Hearing on Maori Davenport eligibility set for Tuesday, Jan. 22

Published 3:51 pm Monday, January 14, 2019

CHHS basketball standout Maori Davenport will go next Tuesday to find out whether she will be eligible for the remainder of her senior season.

Newly elected Circuit Judge Sonny Reagan granted Davenport a temporary restraining order Friday that allowed her to play for the first time since she was declared ineligible by the Alabama High School Athletic Association on November 30, 2018.

The order decreed that the AHSAA be “restrained and enjoined from disqualifying Maori Davenport from participation in the sport of basketball until such time as the court rules on the plaintiff’s complaint.”

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That order cleared Davenport to play basketball again, beginning with a home game against Carroll that very night, in which Davenport scored 25 points. It will also allow her to play in games scheduled before the hearing, when Reagan will decide whether to permanently rule on the complaint.

The hearing will be held at 1:30 p.m. Tuesday, January 22, at the Pike County Courthouse.

The complaint, filed by Mario and Tara Davenport on behalf of their daughter, seeks a permanent injunction against the AHSAA as well as Executive Director Steve Savarese individually so that Davenport can continue to play throughout the regular season and postseason.

According to the complaint, “The Alabama Supreme Court has long held that a Circuit Court may overrule the AHSAA ‘if the acts of the association are the results of fraud, lack of jurisdiction, collusion or arbitrariness’ and in those cases ‘the courts will intervene to protect an injured parties rights.’”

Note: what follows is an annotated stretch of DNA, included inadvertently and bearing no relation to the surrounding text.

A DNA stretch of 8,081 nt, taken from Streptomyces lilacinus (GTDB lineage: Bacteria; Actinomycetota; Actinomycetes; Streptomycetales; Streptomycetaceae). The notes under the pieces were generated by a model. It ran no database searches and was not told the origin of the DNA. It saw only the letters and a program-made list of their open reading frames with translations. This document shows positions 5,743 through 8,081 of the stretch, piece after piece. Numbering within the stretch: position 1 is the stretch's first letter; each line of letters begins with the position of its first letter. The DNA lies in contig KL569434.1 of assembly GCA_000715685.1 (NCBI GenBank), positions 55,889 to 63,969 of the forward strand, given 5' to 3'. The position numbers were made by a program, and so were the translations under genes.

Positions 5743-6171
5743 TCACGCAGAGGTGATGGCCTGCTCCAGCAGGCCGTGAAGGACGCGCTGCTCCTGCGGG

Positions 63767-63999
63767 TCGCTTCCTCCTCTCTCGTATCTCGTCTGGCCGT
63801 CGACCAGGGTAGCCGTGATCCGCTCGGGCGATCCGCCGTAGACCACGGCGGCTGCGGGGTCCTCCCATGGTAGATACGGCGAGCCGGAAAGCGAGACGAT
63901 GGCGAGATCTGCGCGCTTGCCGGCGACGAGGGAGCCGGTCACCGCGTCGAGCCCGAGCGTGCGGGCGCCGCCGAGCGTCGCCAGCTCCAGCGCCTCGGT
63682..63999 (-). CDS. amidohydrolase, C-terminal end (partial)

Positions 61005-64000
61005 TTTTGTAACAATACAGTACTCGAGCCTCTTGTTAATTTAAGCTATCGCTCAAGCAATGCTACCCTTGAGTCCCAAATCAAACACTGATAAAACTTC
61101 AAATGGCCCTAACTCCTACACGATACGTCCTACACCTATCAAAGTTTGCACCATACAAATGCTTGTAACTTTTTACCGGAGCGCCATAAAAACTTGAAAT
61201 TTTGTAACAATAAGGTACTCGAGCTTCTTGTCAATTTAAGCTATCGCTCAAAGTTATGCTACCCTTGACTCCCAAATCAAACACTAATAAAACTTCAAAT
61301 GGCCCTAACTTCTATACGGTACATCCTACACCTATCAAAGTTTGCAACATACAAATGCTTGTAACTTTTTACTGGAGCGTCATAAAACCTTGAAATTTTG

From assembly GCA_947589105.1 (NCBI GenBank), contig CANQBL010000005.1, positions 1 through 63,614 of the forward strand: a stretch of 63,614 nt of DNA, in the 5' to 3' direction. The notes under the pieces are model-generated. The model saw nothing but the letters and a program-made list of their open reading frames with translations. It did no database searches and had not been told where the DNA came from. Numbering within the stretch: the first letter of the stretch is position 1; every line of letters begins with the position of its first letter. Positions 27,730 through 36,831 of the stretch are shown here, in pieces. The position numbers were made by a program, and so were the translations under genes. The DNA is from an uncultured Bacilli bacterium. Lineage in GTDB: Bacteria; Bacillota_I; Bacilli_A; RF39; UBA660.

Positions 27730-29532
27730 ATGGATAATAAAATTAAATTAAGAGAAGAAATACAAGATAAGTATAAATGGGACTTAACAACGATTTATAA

The complaint states that the AHSAA ruling is arbitrary, pointing to instances where the AHSAA has reversed decisions in the past.

“Based on information and belief, the defendants have ruled players, schools and or coaches ineligible only to reduce or suspend their punishment based on arbitrary factors,” the complaint reads. “… There is no guidance provided by the defendants as to what a disqualified school, player or coach can do to receive the mercy of the defendants. Neither the plaintiffs nor Charles Henderson High School were given any opportunity or guidance to take any corrective action to mitigate the situation. The school and the Davenports have complied completely with the defendants. This inconsistency and lack of transparency in the decision-making process is quintessentially arbitrary.”

Efforts to reach attorneys representing the AHSAA or the Davenports in this case were unsuccessful.